In light of the current spectacle of statues of Confederate leaders being removed from the streets of New Orleans in the dead of night by masked workers, here is journalist Lafcadio Hearn commenting upon two other statues in that city in his article “New Orleans in Wet Weather” published in the Cincinnati Commercial on December 22, 1877.

…shortly after my arrival in the city I paid a visit to the venerable statue of Henry Clay, on Canal street. It stands in the center of the grand thoroughfare, and is inclosed (sic) by a railing. On the eastern face of the quadrangular pedestal I observed following inscription, deeply cut into the stone and blacked. At least two-thirds of the inscription had been well nigh erased by the removal of the black pigment of the letters, but the phrase “deepest stain” was wonderfully distinct, and the word “SLAVERY” as black as the changeless skin of the Ethiopian:

“IF I COULD BE INSTRUMENTAL IN ERADICATING THIS DEEPEST STAIN, SLAVERY, FROM THE CHARACTER OF OUR COUNTRY, I WOULD NOT EXCHANGE THE PROUD SATISFACTION OF WHICH I SHOULD ENJOY FOR THE HONORS OF ALL THE TRIUMPHS EVER DECREED TO THE MOST SUCCESSFUL CONQUERORS.—HENRY CLAY.”

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“Chiseling the monuments”: Lafcadio Hearn Observes the Statues of Henry Clay and Andrew Jackson in 19th-Century New Orleans

Serve It Up: Works on Cookery and Household Management in America’s Historical Imprints

3a30207r.jpgAmerica’s Historical Imprints features dozens of valuable books on cookery and household management which provide essential insight into the diet and etiquette of earlier times. Contemporary readers may find some of the recipes disconcerting although advocates of the nose-to-tail movement should applaud the economy of our forebearers. They wasted little when slaughtering animals, making use of lungs, brains, thyroid glands, heads and other parts which are not so widely regarded as desirable now.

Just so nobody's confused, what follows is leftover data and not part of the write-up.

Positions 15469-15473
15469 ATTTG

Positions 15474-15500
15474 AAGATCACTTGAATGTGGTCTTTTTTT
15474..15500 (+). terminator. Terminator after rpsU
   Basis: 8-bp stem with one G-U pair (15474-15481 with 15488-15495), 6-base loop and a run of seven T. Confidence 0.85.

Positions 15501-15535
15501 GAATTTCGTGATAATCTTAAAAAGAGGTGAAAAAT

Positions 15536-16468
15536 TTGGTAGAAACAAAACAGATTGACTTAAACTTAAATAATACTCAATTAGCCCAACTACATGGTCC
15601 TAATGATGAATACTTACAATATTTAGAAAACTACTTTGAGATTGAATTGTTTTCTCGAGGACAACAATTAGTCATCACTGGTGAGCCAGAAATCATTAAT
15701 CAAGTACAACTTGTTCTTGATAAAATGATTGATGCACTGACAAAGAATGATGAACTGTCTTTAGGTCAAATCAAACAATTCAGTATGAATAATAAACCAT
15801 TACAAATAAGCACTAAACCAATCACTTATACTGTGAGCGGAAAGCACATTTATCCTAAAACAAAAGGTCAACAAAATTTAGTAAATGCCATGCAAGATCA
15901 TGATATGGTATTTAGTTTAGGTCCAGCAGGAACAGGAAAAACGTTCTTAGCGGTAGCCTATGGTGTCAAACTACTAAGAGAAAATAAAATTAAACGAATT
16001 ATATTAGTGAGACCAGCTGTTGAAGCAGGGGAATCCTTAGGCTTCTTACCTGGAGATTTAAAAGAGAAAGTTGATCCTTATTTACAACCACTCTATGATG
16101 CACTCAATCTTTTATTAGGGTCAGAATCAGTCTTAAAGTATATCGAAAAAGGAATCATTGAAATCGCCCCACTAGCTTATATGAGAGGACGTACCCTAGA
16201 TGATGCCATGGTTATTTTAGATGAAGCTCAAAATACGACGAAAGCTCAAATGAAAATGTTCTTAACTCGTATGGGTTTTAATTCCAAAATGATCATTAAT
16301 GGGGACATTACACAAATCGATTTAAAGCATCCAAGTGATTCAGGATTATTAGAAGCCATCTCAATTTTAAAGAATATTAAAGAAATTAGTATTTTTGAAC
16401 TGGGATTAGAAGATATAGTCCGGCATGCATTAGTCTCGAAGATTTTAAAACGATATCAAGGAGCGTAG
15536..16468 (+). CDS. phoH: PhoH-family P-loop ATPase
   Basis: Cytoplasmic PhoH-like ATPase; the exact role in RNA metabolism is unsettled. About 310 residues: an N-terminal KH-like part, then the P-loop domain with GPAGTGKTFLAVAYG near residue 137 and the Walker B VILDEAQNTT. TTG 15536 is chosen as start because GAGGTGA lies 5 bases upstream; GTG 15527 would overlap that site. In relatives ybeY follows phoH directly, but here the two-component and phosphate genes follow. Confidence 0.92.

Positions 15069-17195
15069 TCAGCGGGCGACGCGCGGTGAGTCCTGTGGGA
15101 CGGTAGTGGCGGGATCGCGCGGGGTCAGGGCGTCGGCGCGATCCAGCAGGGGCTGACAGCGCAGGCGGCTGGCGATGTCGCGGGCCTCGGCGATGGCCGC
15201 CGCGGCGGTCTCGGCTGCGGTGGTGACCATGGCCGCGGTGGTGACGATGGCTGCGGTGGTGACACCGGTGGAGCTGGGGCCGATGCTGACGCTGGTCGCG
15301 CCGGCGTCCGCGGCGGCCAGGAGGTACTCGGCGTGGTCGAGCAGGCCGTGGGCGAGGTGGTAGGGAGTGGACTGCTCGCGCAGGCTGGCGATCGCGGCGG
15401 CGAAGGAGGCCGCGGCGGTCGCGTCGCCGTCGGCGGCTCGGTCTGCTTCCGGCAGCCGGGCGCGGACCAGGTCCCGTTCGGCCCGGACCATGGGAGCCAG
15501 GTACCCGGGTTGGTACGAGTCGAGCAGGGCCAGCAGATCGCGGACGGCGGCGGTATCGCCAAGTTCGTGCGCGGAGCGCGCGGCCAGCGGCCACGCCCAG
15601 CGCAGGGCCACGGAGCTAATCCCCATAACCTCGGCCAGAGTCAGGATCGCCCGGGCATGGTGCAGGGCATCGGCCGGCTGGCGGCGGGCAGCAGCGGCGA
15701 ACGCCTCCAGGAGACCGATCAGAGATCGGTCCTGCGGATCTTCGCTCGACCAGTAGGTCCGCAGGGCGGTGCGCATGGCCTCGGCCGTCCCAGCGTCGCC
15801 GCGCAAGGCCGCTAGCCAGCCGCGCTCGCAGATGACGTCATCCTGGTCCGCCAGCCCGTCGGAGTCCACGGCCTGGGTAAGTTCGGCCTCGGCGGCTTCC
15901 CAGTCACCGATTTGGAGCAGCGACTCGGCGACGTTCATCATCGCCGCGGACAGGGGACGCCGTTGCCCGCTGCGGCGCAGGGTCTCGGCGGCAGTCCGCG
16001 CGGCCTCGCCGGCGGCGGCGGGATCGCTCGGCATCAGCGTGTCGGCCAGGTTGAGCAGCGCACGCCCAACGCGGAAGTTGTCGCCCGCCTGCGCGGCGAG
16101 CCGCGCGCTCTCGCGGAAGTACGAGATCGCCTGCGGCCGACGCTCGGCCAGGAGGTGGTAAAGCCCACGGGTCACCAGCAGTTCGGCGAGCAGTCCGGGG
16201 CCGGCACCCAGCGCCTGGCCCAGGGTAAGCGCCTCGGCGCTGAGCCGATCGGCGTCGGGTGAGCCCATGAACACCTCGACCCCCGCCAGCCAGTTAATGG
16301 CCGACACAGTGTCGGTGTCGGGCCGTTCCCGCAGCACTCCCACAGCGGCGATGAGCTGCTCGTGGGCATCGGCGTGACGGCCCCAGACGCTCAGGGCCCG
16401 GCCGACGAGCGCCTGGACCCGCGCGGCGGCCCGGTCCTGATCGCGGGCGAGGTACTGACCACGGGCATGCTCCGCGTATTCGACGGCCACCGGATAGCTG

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The experienced English housekeeper, for the use and ease of ladies, housekeepers, cooks, etc. Written purely from practice, and dedicated to the Hon. Lady Elizabeth Warburton. Whom the author lately served as housekeeper: consisting of near nine hundred original receipts, most of which never appeared in print (1801)

By Elizabeth Raffald

Turtle was a popular dish in earlier times. Most of the cookbooks include instructions for preparing them. Here are excerpts from the elaborate recipe Raffald provides:

To dress a TURTLE of a hundred weight

Serve It Up: Works on Cookery and Household Management in America’s Historical Imprints

'Caution!! Colored People of Boston, One & All': Highlights from Afro-Americana Imprints, 1535-1922

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The April release of Afro-Americana Imprints, 1535-1922: From the Library Company of Philadelphia includes several histories of the American colonies and the United States from both sides of the Atlantic. All offer important insight into the African American experience, including slavery.


 

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An Historical Account of the Rise and Progress of the Colonies of South Carolina and Georgia (1779)

By Alexander Hewatt